When he made his first Christmas radio broadcast in 1932, King George V ushered in a British holiday tradition that continued with his son, George VI, and his granddaughter, Elizabeth II. During the Queen's long reign the annual broadcast has evolved; it was first televised in 1957 and now can be streamed online.
These broadcasts typically discuss current events, changes to come, and goals for the future and serve as a point of reflection for listeners and viewers. In this vein, here's is my Senators Christmas message:
2014 is not a year on which I shall look back with undiluted pleasure. Indeed, it has turned out to be an 'Annus Horribilis'. I suspect that I am not alone in thinking it so. From the continued turmoil of Daniel Alfredsson's departure, to losing a second captain in less than a year, to not improving the defense, and finally to firing Paul MacLean earlier this month, it has been a trying year. I sometimes wonder how future generations will judge the events of this tumultuous year. I dare say that history will take a slightly more moderate view than that of some contemporary commentators. Distance is well-known to lend enchantment, even to the less attractive views. After all, it has the inestimable advantage of hindsight.
This past year has seen the Senators community come together. At times Sens fans seem a fractured and divided community but certain events this year have brought us together and allowed Sens fans to truly unite. Bryan Murray's announcement this summer that he was fighting cancer was met with universal support in Ottawa. That support grew in magnitude when he revealed this fall that he's dying. Murray's legacy as a GM with the Senators is subject to much debate but his standing as a man is second to none.
I've recently started a new project that's a reflection of how much my opinion of Craig Anderson has changed. I never really warmed to him, thought 2012-13 was a height he'd never get anywhere near again, and that I'd be ok with trading him. While I'm still open to moving him (and a lot of players for that matter) it's hard not to celebrate what he's achieved so far this season and how he's played during his Senators career.
Two very different Senators legacies were on full display in December. December 4 marked the return of Daniel Alfredsson to the Senators organization in a ceremony that made many of us finally forget the sudden, upsetting departure a year and a half earlier. It also seemed to be the first step towards a second association with the team, whatever form that takes. Chris Phillips looks to be headed down a different path. Despite a noticeable decline in his play, Paul MacLean relied on the veteran and rewarded him with ice time amounts consistent with his career highs. Unfortunately for Phillips, new coach Dave Cameron hasn't shared his predecessor's commitment to ensuring veteran experience on the ice. He's already been a healthy scratch a few times under the new boss and didn't seem particularly refreshed when he got back into the lineup. Phillips has said all the right things, but make no mistake, this is a tough situation. I feel for him; he's had a good career, been a good team player, and has frequently been put in a position he just can't succeed in during the past couple of years. Unfortunately, the Senators do not have the depth on the blueline to shelter him. He's said all the right things, but I don't think this is how he envisioned his new deal going. It's not that his everyday play shouldn't be discussed and properly evaluated, it should. But remembering his body of work with the Senators should happen too.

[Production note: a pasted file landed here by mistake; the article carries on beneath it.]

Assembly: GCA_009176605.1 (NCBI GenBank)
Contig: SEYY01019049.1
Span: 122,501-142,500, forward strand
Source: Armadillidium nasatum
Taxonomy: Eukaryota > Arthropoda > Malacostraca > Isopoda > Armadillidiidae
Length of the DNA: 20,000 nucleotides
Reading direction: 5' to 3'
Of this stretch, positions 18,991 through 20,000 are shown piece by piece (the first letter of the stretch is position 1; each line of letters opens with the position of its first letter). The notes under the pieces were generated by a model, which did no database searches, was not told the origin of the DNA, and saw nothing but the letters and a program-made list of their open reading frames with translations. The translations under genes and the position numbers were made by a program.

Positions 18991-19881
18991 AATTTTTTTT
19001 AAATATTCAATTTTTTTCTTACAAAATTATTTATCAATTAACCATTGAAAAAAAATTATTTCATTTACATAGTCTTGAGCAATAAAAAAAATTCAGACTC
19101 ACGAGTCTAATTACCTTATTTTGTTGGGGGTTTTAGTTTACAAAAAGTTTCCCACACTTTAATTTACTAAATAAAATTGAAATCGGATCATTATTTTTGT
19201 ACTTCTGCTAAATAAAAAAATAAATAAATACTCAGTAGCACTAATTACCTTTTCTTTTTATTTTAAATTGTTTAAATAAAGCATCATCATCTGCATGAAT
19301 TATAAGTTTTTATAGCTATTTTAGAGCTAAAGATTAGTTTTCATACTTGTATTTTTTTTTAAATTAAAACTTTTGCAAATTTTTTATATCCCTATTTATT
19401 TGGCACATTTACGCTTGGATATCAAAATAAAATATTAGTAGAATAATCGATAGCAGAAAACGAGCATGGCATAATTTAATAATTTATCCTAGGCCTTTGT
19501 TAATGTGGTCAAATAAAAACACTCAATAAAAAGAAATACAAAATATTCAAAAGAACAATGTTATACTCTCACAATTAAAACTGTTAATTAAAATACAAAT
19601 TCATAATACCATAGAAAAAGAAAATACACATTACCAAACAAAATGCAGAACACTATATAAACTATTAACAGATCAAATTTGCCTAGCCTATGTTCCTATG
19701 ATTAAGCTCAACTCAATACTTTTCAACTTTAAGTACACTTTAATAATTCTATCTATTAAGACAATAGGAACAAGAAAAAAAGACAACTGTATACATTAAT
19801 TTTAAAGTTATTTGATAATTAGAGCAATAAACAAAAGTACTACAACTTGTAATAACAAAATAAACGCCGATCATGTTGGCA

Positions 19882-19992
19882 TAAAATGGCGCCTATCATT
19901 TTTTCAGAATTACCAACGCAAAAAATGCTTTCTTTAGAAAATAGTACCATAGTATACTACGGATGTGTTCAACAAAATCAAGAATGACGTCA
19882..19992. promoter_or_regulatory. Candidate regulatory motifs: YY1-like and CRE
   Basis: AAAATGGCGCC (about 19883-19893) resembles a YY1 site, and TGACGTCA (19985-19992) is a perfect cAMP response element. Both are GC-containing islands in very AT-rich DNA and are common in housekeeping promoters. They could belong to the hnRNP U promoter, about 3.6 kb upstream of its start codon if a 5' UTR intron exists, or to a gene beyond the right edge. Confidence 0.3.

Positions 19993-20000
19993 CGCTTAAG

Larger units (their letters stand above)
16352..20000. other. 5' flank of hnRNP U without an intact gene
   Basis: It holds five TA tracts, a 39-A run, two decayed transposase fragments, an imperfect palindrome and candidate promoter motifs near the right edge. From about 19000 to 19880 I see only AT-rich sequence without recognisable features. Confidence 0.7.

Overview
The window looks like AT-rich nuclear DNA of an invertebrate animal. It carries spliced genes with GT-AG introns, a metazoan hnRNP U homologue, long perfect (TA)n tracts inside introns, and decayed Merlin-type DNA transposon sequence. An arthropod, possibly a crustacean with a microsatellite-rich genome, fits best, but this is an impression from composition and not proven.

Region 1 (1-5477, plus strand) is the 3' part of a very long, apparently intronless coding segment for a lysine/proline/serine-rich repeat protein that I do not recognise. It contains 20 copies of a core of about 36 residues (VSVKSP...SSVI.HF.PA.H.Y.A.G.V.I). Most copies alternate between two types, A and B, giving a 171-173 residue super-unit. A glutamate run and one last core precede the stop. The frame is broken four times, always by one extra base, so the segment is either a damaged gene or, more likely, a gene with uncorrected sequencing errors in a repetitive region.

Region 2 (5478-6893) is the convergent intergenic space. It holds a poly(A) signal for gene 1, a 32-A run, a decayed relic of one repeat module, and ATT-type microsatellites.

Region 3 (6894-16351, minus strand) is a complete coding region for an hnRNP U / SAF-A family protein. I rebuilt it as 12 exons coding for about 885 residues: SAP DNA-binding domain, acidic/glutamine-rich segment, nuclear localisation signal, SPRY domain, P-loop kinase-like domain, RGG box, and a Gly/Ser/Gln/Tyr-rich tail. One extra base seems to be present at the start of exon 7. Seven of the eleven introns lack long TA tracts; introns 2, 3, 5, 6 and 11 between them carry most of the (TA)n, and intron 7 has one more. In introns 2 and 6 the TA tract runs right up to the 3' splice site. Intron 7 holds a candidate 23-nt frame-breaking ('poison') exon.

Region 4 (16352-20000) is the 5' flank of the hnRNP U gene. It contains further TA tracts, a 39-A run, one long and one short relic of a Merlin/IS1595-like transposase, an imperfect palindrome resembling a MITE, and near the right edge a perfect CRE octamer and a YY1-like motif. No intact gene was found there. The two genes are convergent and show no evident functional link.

Family is always important during the holiday season. The Senators, like many people, like to keep things "in the family". Dave Cameron was promoted from within, as was Jason Smith. The mostly likely candidate to take over for Bryan Murray as GM for the longest time was his nephew, Tim. Now, with Tim in Buffalo, two candidates who are already part of the organization, Pierre Dorion and Randy Lee, seem most likely to take the reins from Murray. There are certain practical reasons why this takes place. It's certainly cheaper to hire internally, especially when positions are merged and employees are phased out or not replaced (see Roy Mlakar and Tim Murray). However, it does afford the organization the opportunity to get to know its personnel before placing them in positions of greater authority. Perhaps most relevant to Ottawa right now is that things have a tendency to get stale when you always look within to fill vacant positions. There are a few recent examples (Colin Greening, Zack Smith, blueline depth, Phillips and Chris Neil extensions) of the organization being unable to part with players the team has developed. Some of these examples also illustrate how the organization has incorrectly evaluated the talent level of certain players. Might some new blood on the hockey operations side of things bring some fresh air to Ottawa's decision making?
As we approach the final days of 2014, we look toward an uncertain future. With a sharp decline in his play and two years left on a pricey contract, what is to be done with Milan Michalek? Alex Chiasson is an RFA at the end of the season but has managed seven goals and 15 points in 31 games so far. His possession numbers aren't favourable and he doesn't seem suited to a top six role. Yet he's carved out a spot for himself on the power play. What is to be done with Chiasson? Injured currently, both Zack Smith and Chris Neil have frustrated many fans with their disappointing play. Their injuries have opened up spots for more productive players like Erik Condra, but eventually the pair will be healthy. In these troubled and uncertain times, we must have faith in our most cherished institutions to correct our course.
I wish you all a very happy Christmas.